Gregory Polanco, OF, Pirates

Polanco, meanwhile, is on the opposite end of the spectrum from Sano. Polanco struck out in 18.4% of his plate appearances last year, while walking in a respectable 8.4%. In 32 plate appearances through Monday, Polanco has nine walks and four strikeouts. Unsurprisingly, he’s hitting .381 (8-for-21) with a .531 OBP. Polanco was one of our breakout picks for the 2016 campaign, and everything he has done in the first seven games of the year suggests he is indeed on that path.

Polanco has taken well to hitting in the No. 6 spot in the Pittsburgh order, but he likely won’t stay there if he continues to hit like this, especially if his newfound plate discipline is more than a short-term anomaly. That, combined with his speed, would almost certainly push him back to the top of Clint Hurdle’s lineup. No matter where he’s hitting, though, he has been a joy to watch this year.

Nomar Mazara, OF, Rangers

Nomar Mazara’s stellar debut is bright spot for Rangers amid injuries

​Mazara made his major league debut on Sunday, going 3-for-4 with a home run. It wasn’t quite Story-esque, but Mazara probably wasn’t hanging his head in the clubhouse after the game. He’s expected to play every day while Shin-soo Choo (hamstring) is on the DL, and that could mean a full six weeks in the starting lineup. That could be plenty of time for Mazara to prove that he deserves a full-time spot in the lineup, even when Choo returns. That would likely come at the expense of Delino DeShields, but that’s a bridge we’ll potentially cross six weeks from now. For the time being, let’s simply watch how Mazara, who won’t be able to legally celebrate his promotion with a beer until the end of April, adjusts to life as a big leaguer.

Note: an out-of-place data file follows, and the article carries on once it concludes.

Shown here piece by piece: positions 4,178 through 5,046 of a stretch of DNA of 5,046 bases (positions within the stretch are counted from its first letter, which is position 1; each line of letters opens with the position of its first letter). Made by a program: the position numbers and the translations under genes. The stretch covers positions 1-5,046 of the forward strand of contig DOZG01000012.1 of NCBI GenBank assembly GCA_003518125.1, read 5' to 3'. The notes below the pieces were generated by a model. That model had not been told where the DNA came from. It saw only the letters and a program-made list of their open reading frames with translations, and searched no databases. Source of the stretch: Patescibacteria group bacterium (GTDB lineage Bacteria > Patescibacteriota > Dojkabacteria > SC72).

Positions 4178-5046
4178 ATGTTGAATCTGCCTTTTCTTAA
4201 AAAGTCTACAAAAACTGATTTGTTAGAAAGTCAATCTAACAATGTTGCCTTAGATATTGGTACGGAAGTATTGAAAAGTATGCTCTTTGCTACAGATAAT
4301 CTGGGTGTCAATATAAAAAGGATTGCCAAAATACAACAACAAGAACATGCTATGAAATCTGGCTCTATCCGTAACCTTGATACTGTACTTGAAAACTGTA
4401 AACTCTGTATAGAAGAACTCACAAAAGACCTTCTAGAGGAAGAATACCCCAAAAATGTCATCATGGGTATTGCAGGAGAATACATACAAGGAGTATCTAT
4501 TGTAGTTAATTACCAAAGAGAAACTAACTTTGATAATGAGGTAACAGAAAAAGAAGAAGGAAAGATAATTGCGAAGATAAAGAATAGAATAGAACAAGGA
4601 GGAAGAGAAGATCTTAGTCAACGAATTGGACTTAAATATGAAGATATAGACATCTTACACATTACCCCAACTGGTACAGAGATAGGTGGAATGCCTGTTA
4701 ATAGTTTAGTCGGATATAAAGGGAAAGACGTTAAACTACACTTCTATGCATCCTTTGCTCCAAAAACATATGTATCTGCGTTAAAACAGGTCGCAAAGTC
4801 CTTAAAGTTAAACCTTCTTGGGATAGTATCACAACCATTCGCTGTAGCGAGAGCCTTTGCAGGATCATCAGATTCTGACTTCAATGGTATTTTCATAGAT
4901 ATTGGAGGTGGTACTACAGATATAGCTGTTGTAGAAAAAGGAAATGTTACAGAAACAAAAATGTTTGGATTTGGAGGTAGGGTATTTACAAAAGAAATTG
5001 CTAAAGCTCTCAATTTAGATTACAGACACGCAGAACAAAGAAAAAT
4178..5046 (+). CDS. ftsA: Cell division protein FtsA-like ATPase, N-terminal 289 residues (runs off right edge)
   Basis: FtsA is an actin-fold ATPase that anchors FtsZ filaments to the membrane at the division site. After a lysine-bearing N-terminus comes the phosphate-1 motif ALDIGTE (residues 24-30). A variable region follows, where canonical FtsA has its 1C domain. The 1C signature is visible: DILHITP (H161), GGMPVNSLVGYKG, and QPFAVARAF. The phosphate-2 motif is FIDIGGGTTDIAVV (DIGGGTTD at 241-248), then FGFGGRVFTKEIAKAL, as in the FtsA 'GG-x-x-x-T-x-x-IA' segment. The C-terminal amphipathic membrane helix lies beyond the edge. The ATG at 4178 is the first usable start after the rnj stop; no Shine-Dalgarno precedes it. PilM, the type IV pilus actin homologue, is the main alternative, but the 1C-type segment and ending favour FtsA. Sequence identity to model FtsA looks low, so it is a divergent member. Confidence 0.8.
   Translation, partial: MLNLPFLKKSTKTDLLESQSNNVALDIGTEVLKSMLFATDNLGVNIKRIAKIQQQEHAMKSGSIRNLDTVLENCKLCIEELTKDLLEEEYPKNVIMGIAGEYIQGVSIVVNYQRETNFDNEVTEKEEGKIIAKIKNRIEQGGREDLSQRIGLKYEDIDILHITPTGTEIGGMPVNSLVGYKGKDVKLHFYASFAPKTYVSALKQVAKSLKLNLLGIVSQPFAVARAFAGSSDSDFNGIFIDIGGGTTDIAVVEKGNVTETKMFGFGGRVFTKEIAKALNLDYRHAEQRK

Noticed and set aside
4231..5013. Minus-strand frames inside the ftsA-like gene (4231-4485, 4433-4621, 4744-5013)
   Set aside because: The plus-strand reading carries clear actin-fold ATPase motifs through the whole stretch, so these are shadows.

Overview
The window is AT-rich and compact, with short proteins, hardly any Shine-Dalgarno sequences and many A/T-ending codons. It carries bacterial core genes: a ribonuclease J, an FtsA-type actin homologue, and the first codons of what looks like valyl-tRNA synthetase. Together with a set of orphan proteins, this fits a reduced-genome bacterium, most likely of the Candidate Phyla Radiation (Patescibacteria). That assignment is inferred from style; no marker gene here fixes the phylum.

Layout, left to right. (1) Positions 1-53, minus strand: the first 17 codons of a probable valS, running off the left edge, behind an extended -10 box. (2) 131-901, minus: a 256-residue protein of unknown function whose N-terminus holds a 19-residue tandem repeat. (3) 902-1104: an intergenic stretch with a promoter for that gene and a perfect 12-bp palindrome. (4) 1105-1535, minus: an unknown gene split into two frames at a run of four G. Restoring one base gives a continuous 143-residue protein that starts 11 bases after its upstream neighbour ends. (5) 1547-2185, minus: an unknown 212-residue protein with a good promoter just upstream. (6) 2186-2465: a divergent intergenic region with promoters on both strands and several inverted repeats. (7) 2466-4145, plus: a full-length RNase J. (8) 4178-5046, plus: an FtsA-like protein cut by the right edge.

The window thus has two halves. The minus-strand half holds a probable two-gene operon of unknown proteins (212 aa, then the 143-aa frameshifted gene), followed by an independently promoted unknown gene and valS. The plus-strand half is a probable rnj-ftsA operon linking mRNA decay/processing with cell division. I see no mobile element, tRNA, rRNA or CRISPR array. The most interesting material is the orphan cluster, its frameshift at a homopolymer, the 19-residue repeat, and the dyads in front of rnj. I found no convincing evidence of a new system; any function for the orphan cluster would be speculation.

Randal Grichuk, OF, Cardinals

Grichuk got off to a disastrous start this season, striking out three times on Opening Day, and eight times in his first 14 plate appearances. That earned him a couple days off in a row in the Cardinals’ weekend series with the Braves. With his team leading big on Sunday, however, Mike Matheny inserted Grichuk in the sixth inning, and he walked in all three of his plate appearances and scored two runs. He was back in the starting lineup on Monday, going 2-for-3 with a double and two walks.